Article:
By:Morgan
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I couldn't help but pass this book up because I love sharks. The story is cute with great illustrations. And this book would be a great one to share with children to help them learn about the importance of learning to choose and control one's actions.
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Format: Paperback Verified Purchase
I was sooooo disappointed when the book arrived without the corner bite out of the cover. I had checked this book out at the library and my grandson was fascinated by the bite out of the cover.

I gave it three stars because the bite was missing.
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By bakermom on February 15, 2014
Format: Paperback Verified Purchase
I love the book and I know this is not your fault but the book was soaking wet in the package. So I had to let it dry out and some of the pages are stuck. It of course looks like a book that has been wet.
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Format: Paperback
Don't Eat the Teacher is certainly a catchy title which when combined with a cover with a bite taken out of the corner is certainly going to make readers pick it up. Problem is it isn't as good as your expectations. Its main problem is Nick Ward, the author and illustrator, seemed to not be able to decide if his main character Sammy, should be a shark or a human. Picture books involving animals usually go one of two ways. The characters act like humans but instead of drawing people the illustrator picks an animal. Or they follow the real life animal's actual behaviours. Nick Ward tried to both and it doesn't really work. On the one hand Sammy is a shark, (albeit with some sort of disability where when he gets excited he chomps things with his mouth). But in most tasks he's living in a human world. Even his house is a human one complete with stairs, which of course would be useless to an animal without feet. Clearly the house is underwater yet they use a cardboard cereal box, have a calendar and other items that just wouldn't last in water. Their neighbourhood has roads, they even drive a car (a cool looking car I must admit) which are completely unnecessary when you can float up and down in water and as a shark would travel faster than the car would anyway. Not to mention in the school besides the obvious of his classmates being his food, you've got books and paper to paint on which again wouldn't be possible underwater.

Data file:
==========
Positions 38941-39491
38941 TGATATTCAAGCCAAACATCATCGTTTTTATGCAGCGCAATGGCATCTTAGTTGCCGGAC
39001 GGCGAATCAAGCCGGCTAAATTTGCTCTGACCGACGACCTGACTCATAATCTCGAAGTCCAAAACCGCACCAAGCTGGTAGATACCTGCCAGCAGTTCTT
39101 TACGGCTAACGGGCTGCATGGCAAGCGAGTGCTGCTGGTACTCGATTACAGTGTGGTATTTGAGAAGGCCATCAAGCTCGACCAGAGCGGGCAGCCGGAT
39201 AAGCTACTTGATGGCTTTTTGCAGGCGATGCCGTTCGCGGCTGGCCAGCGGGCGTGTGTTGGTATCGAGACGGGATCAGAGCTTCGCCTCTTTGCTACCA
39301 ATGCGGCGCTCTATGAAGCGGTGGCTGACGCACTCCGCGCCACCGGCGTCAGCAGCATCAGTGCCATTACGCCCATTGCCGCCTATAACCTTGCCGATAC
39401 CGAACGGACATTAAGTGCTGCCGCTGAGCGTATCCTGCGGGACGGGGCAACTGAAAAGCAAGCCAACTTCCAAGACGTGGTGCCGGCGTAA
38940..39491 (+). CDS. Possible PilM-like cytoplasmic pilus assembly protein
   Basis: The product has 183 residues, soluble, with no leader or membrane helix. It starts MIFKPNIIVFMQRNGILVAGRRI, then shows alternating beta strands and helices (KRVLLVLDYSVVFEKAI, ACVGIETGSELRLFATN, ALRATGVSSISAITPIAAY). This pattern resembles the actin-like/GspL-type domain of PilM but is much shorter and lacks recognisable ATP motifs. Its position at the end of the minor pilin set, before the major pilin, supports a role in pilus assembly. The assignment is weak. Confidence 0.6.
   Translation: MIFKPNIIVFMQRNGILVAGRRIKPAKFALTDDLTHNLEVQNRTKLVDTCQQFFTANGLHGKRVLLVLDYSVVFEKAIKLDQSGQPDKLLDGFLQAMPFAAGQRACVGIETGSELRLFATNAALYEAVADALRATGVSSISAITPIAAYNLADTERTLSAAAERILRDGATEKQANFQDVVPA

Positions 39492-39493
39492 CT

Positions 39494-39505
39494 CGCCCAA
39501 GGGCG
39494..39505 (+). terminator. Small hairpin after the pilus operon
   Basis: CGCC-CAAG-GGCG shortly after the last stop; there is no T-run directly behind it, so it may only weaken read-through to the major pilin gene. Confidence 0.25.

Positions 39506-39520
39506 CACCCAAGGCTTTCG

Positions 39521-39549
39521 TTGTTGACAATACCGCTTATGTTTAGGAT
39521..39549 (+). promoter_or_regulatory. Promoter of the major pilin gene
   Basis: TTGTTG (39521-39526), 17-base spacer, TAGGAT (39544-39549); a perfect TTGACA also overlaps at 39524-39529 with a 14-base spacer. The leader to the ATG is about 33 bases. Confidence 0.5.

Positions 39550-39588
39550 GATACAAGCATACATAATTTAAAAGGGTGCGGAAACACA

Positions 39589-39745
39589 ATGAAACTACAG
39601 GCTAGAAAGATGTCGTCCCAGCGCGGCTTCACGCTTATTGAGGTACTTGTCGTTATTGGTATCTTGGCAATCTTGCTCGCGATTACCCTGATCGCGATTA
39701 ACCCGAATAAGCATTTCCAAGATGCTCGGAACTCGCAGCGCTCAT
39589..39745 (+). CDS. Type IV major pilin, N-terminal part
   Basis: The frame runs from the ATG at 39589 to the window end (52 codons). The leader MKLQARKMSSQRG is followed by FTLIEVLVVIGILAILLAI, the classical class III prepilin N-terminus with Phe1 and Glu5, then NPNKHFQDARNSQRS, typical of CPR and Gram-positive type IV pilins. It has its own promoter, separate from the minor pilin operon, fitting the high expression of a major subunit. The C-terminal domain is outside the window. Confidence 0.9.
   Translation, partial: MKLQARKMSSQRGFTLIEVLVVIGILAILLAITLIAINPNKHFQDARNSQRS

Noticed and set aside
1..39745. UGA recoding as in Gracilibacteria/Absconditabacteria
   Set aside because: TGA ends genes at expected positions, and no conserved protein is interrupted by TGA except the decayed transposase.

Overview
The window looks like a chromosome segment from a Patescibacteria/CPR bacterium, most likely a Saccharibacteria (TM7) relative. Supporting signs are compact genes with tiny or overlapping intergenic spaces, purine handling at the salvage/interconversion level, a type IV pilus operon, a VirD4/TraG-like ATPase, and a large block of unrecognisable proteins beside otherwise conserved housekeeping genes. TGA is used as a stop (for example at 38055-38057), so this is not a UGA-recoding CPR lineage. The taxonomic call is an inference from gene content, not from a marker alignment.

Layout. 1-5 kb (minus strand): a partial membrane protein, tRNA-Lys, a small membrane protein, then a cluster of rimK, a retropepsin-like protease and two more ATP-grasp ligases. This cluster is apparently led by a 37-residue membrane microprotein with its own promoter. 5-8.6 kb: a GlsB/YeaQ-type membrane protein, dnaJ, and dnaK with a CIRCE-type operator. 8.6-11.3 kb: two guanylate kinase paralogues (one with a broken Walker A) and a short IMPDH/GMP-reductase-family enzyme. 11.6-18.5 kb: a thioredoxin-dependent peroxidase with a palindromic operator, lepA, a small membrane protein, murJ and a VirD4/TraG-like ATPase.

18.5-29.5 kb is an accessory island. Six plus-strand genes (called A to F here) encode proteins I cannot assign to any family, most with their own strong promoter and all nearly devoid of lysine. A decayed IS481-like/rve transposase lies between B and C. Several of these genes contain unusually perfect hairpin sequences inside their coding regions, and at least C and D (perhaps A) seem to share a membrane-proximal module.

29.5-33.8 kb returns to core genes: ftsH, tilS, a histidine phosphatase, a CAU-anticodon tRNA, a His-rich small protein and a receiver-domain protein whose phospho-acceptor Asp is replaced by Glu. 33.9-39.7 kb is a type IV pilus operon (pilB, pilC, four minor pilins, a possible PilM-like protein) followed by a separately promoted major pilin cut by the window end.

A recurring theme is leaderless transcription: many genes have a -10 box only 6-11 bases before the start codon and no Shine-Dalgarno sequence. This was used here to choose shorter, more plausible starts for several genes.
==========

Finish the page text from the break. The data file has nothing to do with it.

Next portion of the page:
The book could simply have been so much better, if the school, house, neighbourhood etc, had resembled the natural world, with underwater applicable versions of human school children activities.
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A Kid's Review on March 21, 2006
Format: Perfect Paperback
I liked this book because it takes place in the ocean and it's a cartoon. My favorite part is when the shark eats the teacher . It was fun to read. If you read this book you'll love it.
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I read this book to students at the beginning of the school year for a number of years. Kids are inundated during the first few days of school with "do this"/"don't do that" new rules and procedures. They absolutely LOVED laughing at the frivolity of the rule "Don't eat the teacher"--at last, a rule they could probably abide by. Plus they were quite taken with the book's apparent bite out of the corner of the cover. Unfortunately they liked it enough that I've had 3 copies that somehow never quite got returned to the media center. I'm hunting for a new copy & now that it's not as easy to get, I might have to keep this one in my secret stash of "librarian" books--it's just too good a read aloud to keep losing.
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Format: Perfect Paperback Verified Purchase
I am used to the soft cover version, so when I opened the box to see what was inside, I was amazed! The book was a rectangle, but the top corner was cut in a way to make it look like "Sammy" ate the book! It is a great book for kids to use their imaginations!